Carrot Pulp Pancakes (GAPS, Vegan)

1 cup Carrot pulp

½ cup almond flour or coconut flour

2 TBSP. peanut butter or almond butter.

Mix ingredients together. Let them sit for 10 minute while you heat up a greased skilled. Form batter into patties and place on hot skillet. Cook until side is brown. Flip. Cook until the other side is brown too. Serve and Enjoy.


Now I can enjoy pancakes for breakfast with my husband.


Recipe: Bavarian Beef with German Mustard

Prep. 25 min.

Cook: Low 8 hrs, High 4 hrs

Makes: 8 Servings

Slow Cooker:

3 1/2 or 4 quart


1  2 1/2-3 lb boneless beef chuck pot roast

4 carrots

2  Large onions, chopped

3/4  cup chopped kosher-style dill pickles

2  stalks celery, sliced

1/2  cup dry red wine or beef broth

1/3  cup German style mustard (see below)

1/2  tsp coarsely ground black pepper

1/4 tsp. ground cloves

2  bay leaves

1/4  cup beef broth or cold water

Hot cooked spaetzle or cooked noodles (optional)

Chopped  kosher-style dill pickles (optional)

Crisp-cooked and crumbled bacon (optional)


1. Trim fat from meat. If necessary, cut meet to fit into slow cooker

2. In the slow cooker combine carrots, onions, the 3/4 cup pickles, and the celery. Place meet on top of vegetables.

3. In a small bowl combine wine, mustard, pepper cloves, and bay leaves. Pour over meat. Cover and cook on low-heat setting for 8-10 hours or on high-heat setting for 4-5 hours. Transfer meet to a serving platter. Cover with foil to keep warm.

4. For gravy, transfer vegetables and cooking liquid to a 2 quart saucepan. Skim off fat. Discard bay leaves. In a small bowl stir together broth water and flour. Stir into the mixture in saucepan. Cook and stir over medium heat until thickened and bubbly. Cook and stir for 1 minute more. Serve gravy with meat and vegetables. If desired, serve with hot cooked spaetzle or noodles and top with additional chopped pickles and bacon. 

This recipe is taken from Better Homes and Gardens Biggest Slow Cooker Recipes Volume 2.


Spiced German Mustard

By Olha


Yield: 1 cup


  1. Combine cold water, mustard seed and dry mustard in medium bowl. Cover. Let stand for about 3 hours until mixture thickens to a paste.
  2. Combine next 10 ingredients in medium saucepan. Bring to a boil on medium high. Reduce heat to medium. Simmer, uncovered, for 10 to 15 minutes, stirring often, until reduced by half. Add to mustard mixture. Stir. Transfer to blender or food processor. Pulse with on/off motion until mustard is slightly thickened but grains are still visible. Pour into small heavy saucepan or top of double boiler. Heat on medium low or over simmering water for 10 to 15 minutes, stirring occasionally, until thickened. Remove from heat.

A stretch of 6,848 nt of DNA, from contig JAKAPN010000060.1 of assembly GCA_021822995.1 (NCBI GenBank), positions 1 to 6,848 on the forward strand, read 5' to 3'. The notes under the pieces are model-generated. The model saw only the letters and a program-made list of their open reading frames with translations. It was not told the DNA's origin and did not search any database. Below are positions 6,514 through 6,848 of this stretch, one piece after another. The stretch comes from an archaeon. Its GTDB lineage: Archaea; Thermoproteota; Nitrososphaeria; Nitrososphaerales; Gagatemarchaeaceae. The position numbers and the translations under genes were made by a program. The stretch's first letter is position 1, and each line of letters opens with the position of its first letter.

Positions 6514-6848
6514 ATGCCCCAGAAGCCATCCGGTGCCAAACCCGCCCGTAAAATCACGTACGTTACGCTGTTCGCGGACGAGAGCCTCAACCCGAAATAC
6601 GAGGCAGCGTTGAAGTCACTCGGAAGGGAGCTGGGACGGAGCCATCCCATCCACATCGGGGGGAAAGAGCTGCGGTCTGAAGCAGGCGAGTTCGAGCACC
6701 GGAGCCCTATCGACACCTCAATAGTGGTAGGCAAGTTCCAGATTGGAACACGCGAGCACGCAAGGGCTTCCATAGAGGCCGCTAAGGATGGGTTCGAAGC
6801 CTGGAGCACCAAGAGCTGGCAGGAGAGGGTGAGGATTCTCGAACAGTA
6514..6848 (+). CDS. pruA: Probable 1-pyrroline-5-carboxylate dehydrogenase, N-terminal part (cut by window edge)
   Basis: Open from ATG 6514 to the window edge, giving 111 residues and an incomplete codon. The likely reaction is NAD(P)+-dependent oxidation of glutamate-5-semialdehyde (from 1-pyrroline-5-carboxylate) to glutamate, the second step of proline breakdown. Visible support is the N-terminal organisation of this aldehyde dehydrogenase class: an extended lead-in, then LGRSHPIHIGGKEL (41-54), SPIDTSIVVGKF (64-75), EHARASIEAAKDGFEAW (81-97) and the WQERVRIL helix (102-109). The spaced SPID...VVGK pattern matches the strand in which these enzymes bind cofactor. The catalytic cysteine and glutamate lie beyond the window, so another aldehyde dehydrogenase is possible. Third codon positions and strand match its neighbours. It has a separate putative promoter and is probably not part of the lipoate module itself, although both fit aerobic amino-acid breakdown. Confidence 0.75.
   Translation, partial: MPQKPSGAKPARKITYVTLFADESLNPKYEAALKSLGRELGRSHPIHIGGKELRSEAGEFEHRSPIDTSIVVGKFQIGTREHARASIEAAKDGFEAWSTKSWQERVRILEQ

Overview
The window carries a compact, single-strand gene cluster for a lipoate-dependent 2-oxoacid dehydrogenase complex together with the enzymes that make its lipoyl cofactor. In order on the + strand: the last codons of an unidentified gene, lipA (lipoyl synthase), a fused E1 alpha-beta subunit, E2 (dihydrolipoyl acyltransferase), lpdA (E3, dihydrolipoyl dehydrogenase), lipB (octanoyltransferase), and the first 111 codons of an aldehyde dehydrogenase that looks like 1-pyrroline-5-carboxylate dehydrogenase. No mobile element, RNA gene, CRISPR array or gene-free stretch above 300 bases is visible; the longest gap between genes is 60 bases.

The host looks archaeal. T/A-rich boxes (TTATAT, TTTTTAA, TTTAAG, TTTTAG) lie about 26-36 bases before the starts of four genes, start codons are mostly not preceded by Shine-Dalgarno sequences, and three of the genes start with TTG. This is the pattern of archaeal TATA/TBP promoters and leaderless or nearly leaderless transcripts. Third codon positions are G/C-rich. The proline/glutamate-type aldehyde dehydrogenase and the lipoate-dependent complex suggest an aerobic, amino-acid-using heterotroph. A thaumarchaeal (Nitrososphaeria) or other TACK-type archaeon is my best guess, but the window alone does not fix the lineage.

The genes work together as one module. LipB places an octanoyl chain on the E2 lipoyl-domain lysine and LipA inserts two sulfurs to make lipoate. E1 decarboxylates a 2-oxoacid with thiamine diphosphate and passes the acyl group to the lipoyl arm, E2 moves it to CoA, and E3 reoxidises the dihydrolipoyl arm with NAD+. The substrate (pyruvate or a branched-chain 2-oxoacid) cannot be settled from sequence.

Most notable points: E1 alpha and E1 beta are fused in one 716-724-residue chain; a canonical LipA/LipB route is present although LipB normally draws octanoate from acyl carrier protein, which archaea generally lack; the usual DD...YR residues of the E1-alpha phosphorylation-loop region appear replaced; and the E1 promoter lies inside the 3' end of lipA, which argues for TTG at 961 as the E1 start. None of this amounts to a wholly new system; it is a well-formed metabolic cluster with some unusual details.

3. Add honey. Stir well. Cool. Transfer to small bowl. Cover. Chill for 3 days. Spoon into sterile jar with tight fitting lid. Store in refrigerator for up to 2 year. Makes about 1 cup.

This recipe is from food.com Added December 22, 2005 | Recipe #149090

I served this meal with Roasted Cauliflower in Mustard and Sauerkraut. Then I used the left over mustard to dip my roast in, quite tasty.

Roast Cauliflower

Chopped into pieces

cover bottom of jelly roll pan with oil (I use coconut oil)

roast in oven at 400 F for 30-35 min.

Mix with warmed German Mustard.


Recipe: Refreshing Raspberry Leaf Tea



I love tea. I drink it winter and summer except for this summer. Excessive heat/humidity and pregnancy don’t mesh very well. Plus, too much caffeine, the experts say, isn’t best for the babies development.

I tried to compromise by drinking cold red raspberry leaf tea. I thought, it must be great since raspberry tea is my favorite. Unfortunately, red, ripe raspberries are my favorite not green, grassy raspberry leaves. So to beat the heat and get down some of this lovely leafy stuff, I came up with a refreshing blend that really is quite delightful. 


two raspberry leaf tea bags (Traditional Medicinals and Alvita are good brands)

two traditional medicinals pregnancy tea bags

one tazo passion tea bag

1/4 cup honey

1 liter water

  Heat up half the water to just under boiling, add tea bags and honey, stir, let brew for 15 minutes or so. Pour in the other half of the water and some ice cubes and enjoy.



The benefits of red raspberry leaf tea for pregnancy from some tea website

“Brewed as a tea, red raspberry leaf is one of the safest and commonly used tonic herbs for women wanting to get pregnant or for women who are already pregnant. Red Raspberry Leaf (Rubus idaeus) tones the uterus, improves contractions and decreases constipation. It also contains many vitamins and minerals, including vitamin C and calcium. The alkaloid fragrine is thought to help tone the uterus.”

The pregnancy health center (website I stole the picture from) has more information on the benefits of this tea during the last trimester of pregnancy.